The New Gastronome
Edible Magic Beneath our Feet
by Silvia Sibille
by Silvia Sibille
Have you ever thought about how many edible plants you step on when you walk through a meadow? Have you ever wondered why people buy incredible amounts of food in the supermarket when they could easily find it in their house garden? These kinds of questions make us think; make us reflect on today’s issues related to food!
A society in which there are no authentic tastes anymore, where everything is transformed and modified, where every minute spent on doing something is considered a loss of time, where people consume and waste without even asking themselves why. Such a society needs to stop, needs to consider what is already there, starting from the little things that can lead to big changes; like utilising wild food!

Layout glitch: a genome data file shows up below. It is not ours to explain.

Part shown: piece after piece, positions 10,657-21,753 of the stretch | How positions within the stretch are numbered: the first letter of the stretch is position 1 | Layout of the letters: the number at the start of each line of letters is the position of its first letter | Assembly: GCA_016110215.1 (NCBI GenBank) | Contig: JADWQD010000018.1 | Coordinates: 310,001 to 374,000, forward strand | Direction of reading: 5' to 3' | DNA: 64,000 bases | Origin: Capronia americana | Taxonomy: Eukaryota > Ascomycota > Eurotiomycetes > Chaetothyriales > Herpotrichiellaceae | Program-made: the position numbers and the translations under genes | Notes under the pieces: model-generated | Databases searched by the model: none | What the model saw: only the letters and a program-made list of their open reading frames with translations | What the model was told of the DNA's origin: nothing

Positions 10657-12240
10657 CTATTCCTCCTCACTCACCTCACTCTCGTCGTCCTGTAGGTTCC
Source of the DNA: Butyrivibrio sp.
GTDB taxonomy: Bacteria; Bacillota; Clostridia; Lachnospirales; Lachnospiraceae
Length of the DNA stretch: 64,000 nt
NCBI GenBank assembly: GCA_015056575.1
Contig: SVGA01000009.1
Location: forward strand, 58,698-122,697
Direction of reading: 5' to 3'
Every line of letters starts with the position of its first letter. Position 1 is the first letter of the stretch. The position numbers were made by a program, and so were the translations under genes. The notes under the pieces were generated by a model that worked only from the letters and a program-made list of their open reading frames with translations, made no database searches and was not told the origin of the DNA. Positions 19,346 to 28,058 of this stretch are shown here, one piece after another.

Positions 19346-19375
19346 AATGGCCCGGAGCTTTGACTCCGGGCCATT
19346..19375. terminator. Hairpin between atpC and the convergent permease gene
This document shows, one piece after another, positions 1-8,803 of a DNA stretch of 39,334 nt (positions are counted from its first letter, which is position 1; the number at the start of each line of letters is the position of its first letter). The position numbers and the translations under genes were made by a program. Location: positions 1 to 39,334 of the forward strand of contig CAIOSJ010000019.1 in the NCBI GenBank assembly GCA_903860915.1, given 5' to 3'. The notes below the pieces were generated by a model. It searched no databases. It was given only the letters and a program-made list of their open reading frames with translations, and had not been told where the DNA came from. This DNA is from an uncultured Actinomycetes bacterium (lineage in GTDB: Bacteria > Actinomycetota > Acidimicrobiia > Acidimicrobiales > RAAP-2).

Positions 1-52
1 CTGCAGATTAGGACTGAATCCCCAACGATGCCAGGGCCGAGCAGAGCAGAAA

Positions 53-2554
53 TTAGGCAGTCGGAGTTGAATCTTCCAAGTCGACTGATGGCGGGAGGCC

Foraging by @jessmahler
Wild food is present in every corner of our planet: in every field, path, meadow and forest. The vegetation covering our land is a never-ending source of richness, in which every element exists and functions with others. Yet, over the last centuries, society has started to separate nature and culture, the wild and the cultivated. The well known “weeds” of our vegetable gardens, for example, have become associated with negative connotations such as “intruders”, “plants born in the wrong place”, or “an obstacle to agriculture”. But what if we changed our point of view?